IN TODAY’S INCREASINGLY competitive world, it’s vital to know your audience and what language resonates with it the most. Savvy sales professionals are able to identify a buyer’s preferences within minutes, predicting what will influence his decision to buy. If you can access this powerful information, you can tailor your pitch accordingly and close more sales. There are five distinct buyer “types” — the financial buyer, the technical buyer, the user buyer and the executive buyer, and if you’re lucky, you’ll also meet the champion buyer as well. The financial buyer is most concerned about price, since he is typically in control of the budget. Often, he is also the final decision maker. At times, he may be willing to sacrifice quality to get a good deal. This buyer often asks about the return on his investment, so be prepared to answer questions about ROI. The technical buyer usually influences the purchasing decision, but he generally doesn’t make the final call. Instead, the real decision maker asks him to find options and make recommendations. Due to his unique perspective, he may have his own objectives, which differ from the decision maker’s. The technical buyer wants to ensure that what you’re offering is the correct technical solution, and that it won’t cause him added headaches. The user buyer is likely the one who will actually use your product in his daily routine, and his primary interest is how your product or service will help him do his job. User buyers often ask about technical support, or request to speak to other users about their experiences. The executive buyer often has the final say. First and foremost, he is interested in how your offering will help the company advance its strategic goals, generate more profit, grow sales or drive more customers. Executive buyers will ask how your product or service will help them compete in the marketplace more effectively. Occasionally, one of these four buyer types may transition into the role of champion that is so impressed by your product or service that he begins to advocate on your behalf within the company. You may sway an already supportive buyer into a champion by simply explaining that you need his help. Champions may request your help to overcome internal obstacles. Often, they will provide insight into key issues, schedules and the competition. More often than not, multiple buyer types will be involved with complex or expensive purchases. Identify each type of buyer, and then adjust your sales pitch to ensure its relevant and compelling for each particular audience.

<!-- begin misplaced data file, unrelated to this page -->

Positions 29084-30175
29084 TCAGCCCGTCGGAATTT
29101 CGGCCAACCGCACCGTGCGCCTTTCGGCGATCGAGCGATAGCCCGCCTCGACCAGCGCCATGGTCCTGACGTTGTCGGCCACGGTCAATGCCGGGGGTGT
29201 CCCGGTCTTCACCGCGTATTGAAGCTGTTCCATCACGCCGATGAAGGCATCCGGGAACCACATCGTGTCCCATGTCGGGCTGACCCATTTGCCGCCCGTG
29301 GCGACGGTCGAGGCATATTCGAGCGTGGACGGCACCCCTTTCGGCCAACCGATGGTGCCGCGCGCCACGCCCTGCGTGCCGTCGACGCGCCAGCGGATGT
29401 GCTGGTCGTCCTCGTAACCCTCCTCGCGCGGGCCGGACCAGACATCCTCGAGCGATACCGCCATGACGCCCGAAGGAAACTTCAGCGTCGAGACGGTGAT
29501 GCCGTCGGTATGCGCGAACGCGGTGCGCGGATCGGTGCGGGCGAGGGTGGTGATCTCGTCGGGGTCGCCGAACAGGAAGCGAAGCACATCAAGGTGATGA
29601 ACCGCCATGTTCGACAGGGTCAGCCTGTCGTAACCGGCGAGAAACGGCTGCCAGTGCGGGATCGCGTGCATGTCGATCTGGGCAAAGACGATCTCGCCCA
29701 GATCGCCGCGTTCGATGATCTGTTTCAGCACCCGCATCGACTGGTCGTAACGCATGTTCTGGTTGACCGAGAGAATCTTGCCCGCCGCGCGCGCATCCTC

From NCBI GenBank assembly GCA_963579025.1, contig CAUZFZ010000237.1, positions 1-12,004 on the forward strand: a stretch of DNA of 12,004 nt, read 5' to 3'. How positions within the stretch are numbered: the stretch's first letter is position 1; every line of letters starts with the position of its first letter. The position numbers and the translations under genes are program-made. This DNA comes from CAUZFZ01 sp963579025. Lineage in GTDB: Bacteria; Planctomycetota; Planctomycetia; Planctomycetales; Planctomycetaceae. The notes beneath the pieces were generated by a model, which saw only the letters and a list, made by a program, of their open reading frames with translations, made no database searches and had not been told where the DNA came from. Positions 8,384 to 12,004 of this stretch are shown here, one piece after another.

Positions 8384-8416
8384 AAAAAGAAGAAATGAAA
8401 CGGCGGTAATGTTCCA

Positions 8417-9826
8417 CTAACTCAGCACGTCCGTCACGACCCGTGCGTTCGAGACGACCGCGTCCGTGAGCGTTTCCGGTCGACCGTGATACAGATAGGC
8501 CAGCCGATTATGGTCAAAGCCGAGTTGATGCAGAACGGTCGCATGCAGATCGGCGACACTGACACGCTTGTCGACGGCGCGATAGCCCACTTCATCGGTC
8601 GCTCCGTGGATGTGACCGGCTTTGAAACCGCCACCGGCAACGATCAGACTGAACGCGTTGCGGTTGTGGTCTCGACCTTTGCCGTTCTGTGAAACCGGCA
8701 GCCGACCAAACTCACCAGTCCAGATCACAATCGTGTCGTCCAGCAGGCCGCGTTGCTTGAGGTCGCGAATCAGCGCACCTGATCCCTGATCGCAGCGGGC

This blog was written by RedRover’s CEO & Founder, Lori Turner-Wilson. Read more about Lori and her unwavering commitment to guaranteed marketing results in her bio.